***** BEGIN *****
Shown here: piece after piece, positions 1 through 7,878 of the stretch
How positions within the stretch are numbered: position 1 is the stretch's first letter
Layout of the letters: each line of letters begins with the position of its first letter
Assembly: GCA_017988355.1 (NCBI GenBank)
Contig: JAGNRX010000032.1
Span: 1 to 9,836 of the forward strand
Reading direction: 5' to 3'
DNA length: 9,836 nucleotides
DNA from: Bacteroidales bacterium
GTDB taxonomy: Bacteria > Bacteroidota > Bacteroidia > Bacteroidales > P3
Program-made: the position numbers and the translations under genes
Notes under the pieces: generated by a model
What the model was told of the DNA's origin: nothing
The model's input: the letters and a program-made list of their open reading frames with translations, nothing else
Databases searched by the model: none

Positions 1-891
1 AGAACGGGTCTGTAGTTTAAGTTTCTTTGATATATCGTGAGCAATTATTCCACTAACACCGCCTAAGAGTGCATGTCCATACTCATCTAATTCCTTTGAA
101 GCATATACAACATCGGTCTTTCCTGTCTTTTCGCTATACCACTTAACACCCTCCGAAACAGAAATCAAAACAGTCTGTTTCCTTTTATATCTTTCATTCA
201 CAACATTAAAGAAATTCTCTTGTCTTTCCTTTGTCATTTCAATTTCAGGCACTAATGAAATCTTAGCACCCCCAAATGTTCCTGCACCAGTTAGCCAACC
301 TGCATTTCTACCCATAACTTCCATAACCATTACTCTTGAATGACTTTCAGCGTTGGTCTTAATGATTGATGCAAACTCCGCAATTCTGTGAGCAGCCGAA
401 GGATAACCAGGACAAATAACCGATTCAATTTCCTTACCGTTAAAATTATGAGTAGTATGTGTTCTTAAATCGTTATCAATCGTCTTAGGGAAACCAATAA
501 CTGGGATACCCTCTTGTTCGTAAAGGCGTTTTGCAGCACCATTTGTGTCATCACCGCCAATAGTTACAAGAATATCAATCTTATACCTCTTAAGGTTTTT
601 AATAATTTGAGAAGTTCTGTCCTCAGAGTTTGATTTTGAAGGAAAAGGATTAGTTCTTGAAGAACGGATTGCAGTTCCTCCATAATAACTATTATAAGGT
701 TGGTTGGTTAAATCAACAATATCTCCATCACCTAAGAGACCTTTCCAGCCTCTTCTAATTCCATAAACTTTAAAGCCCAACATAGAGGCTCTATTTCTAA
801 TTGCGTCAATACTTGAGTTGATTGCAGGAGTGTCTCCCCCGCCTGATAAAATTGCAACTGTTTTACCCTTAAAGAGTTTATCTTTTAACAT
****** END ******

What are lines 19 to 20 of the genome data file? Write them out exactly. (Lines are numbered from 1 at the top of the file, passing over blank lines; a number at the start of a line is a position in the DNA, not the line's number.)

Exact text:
201 CAACATTAAAGAAATTCTCTTGTCTTTCCTTTGTCATTTCAATTTCAGGCACTAATGAAATCTTAGCACCCCCAAATGTTCCTGCACCAGTTAGCCAACC
301 TGCATTTCTACCCATAACTTCCATAACCATTACTCTTGAATGACTTTCAGCGTTGGTCTTAATGATTGATGCAAACTCCGCAATTCTGTGAGCAGCCGAA